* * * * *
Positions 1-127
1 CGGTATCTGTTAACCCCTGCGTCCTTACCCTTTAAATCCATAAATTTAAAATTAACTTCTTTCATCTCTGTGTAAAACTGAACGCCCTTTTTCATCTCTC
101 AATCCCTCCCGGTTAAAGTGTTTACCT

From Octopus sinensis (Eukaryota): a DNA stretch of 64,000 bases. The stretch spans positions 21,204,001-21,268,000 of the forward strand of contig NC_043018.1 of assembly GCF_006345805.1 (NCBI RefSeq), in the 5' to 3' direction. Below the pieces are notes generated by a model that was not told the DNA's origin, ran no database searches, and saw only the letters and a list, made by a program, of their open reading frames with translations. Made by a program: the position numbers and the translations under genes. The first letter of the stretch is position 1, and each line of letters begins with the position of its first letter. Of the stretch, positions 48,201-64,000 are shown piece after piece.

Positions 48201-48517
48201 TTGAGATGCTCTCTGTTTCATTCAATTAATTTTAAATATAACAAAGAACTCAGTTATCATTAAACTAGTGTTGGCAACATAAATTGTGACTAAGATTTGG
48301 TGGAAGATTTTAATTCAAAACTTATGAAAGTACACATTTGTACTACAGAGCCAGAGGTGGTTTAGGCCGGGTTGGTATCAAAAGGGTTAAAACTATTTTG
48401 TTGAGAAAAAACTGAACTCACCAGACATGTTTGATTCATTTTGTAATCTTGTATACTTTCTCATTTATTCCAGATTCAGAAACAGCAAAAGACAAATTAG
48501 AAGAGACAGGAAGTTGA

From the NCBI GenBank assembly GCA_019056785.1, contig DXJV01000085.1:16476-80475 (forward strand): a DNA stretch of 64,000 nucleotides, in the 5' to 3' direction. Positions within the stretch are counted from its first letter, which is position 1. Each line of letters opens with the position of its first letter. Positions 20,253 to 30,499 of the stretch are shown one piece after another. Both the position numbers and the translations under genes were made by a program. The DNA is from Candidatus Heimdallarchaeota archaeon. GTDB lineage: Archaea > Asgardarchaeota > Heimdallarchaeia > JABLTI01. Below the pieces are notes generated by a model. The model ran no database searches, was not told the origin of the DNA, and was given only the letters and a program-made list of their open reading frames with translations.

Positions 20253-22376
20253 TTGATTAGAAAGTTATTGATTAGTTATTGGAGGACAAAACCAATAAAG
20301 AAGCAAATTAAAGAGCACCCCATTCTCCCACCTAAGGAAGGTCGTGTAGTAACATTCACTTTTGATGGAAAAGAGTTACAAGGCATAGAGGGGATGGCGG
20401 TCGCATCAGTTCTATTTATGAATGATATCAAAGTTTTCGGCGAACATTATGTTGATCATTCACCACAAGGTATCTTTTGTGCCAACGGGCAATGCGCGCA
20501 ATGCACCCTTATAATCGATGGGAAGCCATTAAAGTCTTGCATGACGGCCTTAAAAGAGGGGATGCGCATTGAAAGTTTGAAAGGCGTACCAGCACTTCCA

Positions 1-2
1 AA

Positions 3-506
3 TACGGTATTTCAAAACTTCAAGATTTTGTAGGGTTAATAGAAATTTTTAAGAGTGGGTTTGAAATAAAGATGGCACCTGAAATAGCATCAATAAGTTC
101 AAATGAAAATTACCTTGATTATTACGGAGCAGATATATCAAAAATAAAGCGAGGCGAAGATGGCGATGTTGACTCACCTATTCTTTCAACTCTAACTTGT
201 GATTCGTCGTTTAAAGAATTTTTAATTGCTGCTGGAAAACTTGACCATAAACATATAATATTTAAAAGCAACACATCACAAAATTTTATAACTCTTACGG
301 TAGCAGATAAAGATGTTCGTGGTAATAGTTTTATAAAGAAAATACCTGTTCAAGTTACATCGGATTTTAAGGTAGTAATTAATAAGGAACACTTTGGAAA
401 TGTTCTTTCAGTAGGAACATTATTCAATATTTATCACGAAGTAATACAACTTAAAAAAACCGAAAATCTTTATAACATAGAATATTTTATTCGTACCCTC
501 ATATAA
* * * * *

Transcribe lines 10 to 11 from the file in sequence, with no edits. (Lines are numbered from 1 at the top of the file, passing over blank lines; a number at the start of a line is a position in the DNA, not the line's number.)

From the NCBI GenBank assembly GCA_019056785.1, contig DXJV01000085.1:16476-80475 (forward strand): a DNA stretch of 64,000 nucleotides, in the 5' to 3' direction. Positions within the stretch are counted from its first letter, which is position 1. Each line of letters opens with the position of its first letter. Positions 20,253 to 30,499 of the stretch are shown one piece after another. Both the position numbers and the translations under genes were made by a program. The DNA is from Candidatus Heimdallarchaeota archaeon. GTDB lineage: Archaea > Asgardarchaeota > Heimdallarchaeia > JABLTI01. Below the pieces are notes generated by a model. The model ran no database searches, was not told the origin of the DNA, and was given only the letters and a program-made list of their open reading frames with translations.

Positions 20253-22376